They must also comply with, so far as they are reasonably able, any reasonable instruction that is given by the PCBU to comply with the WHS Act.

What does reasonably practicable mean under the WHS Act?

The duties imposed under the WHS Act are not limited to preventing foreseeable risks of injury. The WHS Act imposes obligations to ensure, so far as is reasonably practicable, that workplaces are without risks to the health and safety of any person.

A person who has a health and safety duty is required to, so far as is reasonably practicable:

  • eliminate risks to health and safety; or
  • if not possible to do so, minimise the risks to health and safety.

Although the phrase reasonably practicable contains ordinary words bearing their ordinary meaning, the words have been the subject of much consideration by the courts.

Courts have determined that the question of whether a control measure (an action taken to eliminate or minimise health and safety risks so far as is reasonably practicable) is or is not reasonably practicable requires no more than of a value judgment in light of all the facts.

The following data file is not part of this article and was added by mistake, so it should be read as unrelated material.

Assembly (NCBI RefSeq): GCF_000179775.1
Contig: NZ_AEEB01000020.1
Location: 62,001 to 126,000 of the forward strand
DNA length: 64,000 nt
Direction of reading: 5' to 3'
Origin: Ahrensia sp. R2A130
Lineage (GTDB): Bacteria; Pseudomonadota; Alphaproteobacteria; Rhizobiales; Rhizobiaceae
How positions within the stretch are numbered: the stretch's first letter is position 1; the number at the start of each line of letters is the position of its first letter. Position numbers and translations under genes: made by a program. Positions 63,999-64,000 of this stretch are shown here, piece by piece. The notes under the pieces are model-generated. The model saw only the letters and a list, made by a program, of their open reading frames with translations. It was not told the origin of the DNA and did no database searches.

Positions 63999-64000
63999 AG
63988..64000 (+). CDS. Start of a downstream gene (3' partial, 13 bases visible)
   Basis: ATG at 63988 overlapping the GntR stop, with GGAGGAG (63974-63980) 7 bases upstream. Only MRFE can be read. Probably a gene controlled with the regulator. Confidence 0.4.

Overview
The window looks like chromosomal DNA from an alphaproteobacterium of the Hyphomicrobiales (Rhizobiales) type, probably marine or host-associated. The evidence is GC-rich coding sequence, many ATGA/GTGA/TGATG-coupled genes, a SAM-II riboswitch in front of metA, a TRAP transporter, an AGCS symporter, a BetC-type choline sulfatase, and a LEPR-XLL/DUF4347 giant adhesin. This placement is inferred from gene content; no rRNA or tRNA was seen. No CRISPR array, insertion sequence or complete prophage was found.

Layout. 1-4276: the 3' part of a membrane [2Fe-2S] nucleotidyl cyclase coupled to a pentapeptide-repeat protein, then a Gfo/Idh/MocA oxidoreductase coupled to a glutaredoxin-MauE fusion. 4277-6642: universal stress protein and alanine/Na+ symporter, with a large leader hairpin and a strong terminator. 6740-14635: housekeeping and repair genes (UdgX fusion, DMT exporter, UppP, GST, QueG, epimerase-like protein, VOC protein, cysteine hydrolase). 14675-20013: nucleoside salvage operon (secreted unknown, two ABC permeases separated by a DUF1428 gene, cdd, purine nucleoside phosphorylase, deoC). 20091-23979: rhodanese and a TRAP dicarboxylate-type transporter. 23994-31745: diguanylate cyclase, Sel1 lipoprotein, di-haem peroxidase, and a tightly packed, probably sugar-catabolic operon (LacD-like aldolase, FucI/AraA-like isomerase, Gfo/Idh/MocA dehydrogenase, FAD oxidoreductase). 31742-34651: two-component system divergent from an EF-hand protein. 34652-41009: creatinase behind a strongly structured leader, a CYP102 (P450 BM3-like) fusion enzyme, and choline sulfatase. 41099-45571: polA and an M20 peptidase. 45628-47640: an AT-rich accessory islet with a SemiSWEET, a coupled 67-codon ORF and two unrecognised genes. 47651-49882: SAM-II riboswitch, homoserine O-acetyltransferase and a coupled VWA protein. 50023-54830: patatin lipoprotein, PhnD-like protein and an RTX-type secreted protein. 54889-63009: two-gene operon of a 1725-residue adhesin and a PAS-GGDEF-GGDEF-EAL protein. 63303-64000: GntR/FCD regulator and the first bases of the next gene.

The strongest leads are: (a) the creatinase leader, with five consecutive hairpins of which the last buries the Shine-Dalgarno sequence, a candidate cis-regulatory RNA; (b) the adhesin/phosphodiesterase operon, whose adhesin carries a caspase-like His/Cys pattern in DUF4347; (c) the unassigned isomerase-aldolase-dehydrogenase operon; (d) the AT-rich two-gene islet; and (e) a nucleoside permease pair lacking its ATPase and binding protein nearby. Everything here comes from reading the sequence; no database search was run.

There are three general propositions courts have adopted in relation to assessing “reasonably practicable”:

  1. the phrase “reasonably practicable” means something narrower than physically possible or feasible;
  2. what is “reasonably practicable” is to be judged on the basis of what is known at the relevant time; and
  3. to determine what is “reasonably practicable”, it is necessary to balance the likelihood of the risk occurring against the cost, time and trouble necessary to avert that risk.

The duty does not require a duty holder to take every possible step that could be taken. The steps that are to be taken to meet the duty are those that are reasonably practicable to achieve the provision and maintenance of a safe workplace.

If it is determined that elimination of a risk is not reasonably practicable, it is necessary to consider the hierarchy of control measures set out in the Work Health and Safety Regulation 2011.

This section provides that in minimising risks to health and safety, a duty holder must implement risk control measures, so far as is reasonably practicable, by doing one or more of the following, from highest to lowest level of protection:

  • Elimination: physically remove the hazard;
  • Substitution: replace the hazard;
  • Engineering controls: isolate people from the hazard;
  • Administrative controls: change the way work is done; and
  • Personal protective equipment (PPE): protect workers with PPE.

Need help from a WHS lawyer?

If you have duties and obligations under the WHS Act and the workplace is being investigated or prosecuted for a breach of WHS laws, it’s important that you seek legal advice from a lawyer experienced in work health and safety law.

We have the strong technical knowledge of the health and safety duties and an intimate understanding of criminal procedure, enabling us to provide clear and practical advice and robust representation.

Contact Gilshenan & Luton

Work Health & Safety Lawyers Brisbane